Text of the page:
Saturday, January 26, 2008

The Elephant as Symbol in Chinese Art

The elephant in Chinese art is a symbol of strength and wisdom. It also bears some reference to Buddhism as the elephant is a sacred animal in Buddhist traditions. In China the Buddha is sometimes depicted riding an elephant, which may reference the religion’s origin as transported from India.

The word for Elephant in Chinese is pronounced and written the same as the word for “sign” or “things to come,” so pairing elephants with other symbols creates a kind of pun.

A stone elephant emphasizes the concept of strength or power while an elephant with a vase can be interpreted as a sign of peaceful times. The words for “peace” and “vase” in Chinese have close pronunciations. It is also legend that during the Qing Dynasty elephants carrying vases on their backs were featured in parades celebrating the Emperors birthday.

Our elephant candle sticks, made of hand painted blue and white porcelain, draw from this tradition. The actual candle holder is a stylized vase, perched on the elephant’s back. Putting this set on your dinning room table declares peace in the home.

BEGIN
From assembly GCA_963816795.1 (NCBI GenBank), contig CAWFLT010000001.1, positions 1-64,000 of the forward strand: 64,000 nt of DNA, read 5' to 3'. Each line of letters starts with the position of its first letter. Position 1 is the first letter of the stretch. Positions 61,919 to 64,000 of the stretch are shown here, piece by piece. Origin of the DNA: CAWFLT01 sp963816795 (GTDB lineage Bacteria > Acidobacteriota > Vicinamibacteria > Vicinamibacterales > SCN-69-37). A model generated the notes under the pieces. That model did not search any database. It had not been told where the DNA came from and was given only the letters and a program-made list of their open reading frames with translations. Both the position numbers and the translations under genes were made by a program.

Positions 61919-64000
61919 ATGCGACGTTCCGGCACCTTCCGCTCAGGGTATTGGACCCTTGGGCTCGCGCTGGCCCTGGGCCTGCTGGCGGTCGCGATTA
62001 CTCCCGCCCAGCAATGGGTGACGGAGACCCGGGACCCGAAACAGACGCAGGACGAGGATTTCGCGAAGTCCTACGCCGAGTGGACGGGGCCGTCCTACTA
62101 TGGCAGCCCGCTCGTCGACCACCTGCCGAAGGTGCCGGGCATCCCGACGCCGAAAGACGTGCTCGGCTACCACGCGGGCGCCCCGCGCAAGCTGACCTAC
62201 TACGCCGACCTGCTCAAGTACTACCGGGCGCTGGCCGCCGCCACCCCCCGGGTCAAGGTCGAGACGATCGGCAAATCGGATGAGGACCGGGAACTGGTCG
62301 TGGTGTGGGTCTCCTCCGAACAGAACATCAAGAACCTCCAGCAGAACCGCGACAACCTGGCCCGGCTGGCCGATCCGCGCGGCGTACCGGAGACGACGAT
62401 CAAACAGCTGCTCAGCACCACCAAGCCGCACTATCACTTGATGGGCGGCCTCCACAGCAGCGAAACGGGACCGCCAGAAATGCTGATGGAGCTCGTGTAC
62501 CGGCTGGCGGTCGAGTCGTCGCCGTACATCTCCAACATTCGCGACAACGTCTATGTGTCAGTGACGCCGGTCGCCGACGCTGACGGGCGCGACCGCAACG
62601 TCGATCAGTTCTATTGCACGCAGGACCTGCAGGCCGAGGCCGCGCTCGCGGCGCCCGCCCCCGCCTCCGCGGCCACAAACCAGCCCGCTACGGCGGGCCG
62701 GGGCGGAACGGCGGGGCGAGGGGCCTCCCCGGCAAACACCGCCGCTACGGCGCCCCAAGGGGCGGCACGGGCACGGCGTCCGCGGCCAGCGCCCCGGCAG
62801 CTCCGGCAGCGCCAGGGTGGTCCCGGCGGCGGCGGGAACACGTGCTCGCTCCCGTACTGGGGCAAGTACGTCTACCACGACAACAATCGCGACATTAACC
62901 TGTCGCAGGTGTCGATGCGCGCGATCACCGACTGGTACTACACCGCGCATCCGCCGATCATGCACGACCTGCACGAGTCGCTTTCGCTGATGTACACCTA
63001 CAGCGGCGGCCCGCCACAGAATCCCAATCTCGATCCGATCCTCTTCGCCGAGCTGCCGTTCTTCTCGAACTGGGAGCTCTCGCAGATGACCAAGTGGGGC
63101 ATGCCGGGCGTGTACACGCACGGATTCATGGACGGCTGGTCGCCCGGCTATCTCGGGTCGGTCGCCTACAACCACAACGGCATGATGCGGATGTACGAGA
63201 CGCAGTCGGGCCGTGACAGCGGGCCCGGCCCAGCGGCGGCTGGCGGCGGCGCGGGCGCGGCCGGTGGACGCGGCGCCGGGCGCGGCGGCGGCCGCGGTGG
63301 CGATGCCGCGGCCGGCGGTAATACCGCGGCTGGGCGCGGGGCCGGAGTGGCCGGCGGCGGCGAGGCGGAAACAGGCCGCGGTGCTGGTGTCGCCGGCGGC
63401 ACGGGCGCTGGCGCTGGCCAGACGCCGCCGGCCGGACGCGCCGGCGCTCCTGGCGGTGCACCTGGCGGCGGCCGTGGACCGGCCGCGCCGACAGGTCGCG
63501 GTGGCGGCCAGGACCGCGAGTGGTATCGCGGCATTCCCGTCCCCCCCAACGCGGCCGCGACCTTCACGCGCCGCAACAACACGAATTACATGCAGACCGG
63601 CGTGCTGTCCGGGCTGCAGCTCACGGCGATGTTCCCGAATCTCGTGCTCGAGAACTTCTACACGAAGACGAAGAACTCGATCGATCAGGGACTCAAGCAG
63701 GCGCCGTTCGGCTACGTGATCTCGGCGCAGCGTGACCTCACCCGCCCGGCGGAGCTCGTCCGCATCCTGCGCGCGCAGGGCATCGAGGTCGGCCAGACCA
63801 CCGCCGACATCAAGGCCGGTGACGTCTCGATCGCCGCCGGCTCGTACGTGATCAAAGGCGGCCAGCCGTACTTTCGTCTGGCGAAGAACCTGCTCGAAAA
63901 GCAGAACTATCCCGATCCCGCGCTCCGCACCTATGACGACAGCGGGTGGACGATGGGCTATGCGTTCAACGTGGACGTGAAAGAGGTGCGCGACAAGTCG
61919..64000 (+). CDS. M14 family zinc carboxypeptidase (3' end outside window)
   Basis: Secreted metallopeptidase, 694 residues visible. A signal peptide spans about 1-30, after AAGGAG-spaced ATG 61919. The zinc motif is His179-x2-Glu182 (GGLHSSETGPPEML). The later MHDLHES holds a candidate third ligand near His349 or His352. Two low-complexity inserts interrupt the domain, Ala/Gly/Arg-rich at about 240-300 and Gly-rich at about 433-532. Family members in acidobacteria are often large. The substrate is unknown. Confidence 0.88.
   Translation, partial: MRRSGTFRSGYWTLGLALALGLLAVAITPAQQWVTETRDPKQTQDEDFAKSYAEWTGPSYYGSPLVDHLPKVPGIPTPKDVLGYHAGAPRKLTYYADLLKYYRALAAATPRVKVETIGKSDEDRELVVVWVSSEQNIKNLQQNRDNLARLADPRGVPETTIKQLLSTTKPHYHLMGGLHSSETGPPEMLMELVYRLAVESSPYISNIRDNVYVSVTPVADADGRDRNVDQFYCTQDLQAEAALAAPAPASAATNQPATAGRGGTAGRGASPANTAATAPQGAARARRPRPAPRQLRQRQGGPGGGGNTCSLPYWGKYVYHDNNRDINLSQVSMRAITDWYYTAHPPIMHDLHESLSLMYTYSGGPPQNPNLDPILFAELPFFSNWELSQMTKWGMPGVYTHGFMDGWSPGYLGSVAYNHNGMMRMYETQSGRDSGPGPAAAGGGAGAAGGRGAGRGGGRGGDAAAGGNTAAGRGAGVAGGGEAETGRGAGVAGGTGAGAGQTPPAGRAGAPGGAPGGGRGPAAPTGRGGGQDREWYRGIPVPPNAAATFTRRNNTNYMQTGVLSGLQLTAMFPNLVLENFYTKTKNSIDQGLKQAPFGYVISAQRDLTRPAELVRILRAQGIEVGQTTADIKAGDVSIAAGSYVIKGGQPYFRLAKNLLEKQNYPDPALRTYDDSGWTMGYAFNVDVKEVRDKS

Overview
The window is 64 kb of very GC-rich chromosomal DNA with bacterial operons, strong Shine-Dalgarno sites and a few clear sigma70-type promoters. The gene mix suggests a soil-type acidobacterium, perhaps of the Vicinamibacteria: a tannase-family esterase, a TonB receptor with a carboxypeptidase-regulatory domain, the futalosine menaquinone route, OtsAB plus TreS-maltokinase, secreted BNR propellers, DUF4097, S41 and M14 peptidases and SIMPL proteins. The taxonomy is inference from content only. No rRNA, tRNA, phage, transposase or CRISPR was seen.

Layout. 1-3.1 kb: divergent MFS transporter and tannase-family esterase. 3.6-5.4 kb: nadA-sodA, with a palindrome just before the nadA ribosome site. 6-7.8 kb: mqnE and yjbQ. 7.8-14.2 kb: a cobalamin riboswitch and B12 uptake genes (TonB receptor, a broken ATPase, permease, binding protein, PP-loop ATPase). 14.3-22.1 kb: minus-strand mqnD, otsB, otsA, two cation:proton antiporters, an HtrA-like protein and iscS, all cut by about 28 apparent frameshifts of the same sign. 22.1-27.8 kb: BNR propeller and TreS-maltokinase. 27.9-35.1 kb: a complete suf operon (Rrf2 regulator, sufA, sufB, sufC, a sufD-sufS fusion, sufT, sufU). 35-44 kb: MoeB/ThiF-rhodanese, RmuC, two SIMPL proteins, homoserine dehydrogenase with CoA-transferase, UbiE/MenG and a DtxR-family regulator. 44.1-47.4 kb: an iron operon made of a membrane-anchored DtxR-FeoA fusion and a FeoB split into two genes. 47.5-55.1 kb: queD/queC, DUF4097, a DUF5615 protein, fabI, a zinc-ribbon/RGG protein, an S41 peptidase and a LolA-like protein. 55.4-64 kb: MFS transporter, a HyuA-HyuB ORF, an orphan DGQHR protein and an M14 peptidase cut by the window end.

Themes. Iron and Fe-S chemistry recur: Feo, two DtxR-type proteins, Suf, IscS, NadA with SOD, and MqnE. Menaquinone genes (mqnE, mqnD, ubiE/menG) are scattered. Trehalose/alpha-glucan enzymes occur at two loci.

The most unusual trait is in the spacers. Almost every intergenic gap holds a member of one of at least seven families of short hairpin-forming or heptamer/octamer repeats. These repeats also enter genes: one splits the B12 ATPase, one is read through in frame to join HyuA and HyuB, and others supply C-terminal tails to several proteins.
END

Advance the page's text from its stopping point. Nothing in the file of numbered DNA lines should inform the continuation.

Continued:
Another popular motif shows a young boy riding on the back of an elephant. This pairing announces the arrival of good fortune. In Chinese the phrase “elephant rider” sounds similar to “auspicious” or “fortunate.” Our Celadon teapot is an artistic adoption of this ancient Chinese theme. The teapot itself is formed like an elephant and its removable lid is shaped like the rider.

Reorient has many elephant items, including vases and planters. All are hand made and are personally selected by us on our buying trips to China. The porcelain candle holders shown on this page are a slightly vintage find. They were produced in the late 1980s. The characteristic variance in the blue cobalt glaze is a tell tale sign of an old style coal or wood fired kilns. The heat in these kilns is not always uniform resulting in the slightly faded look of the hand painting.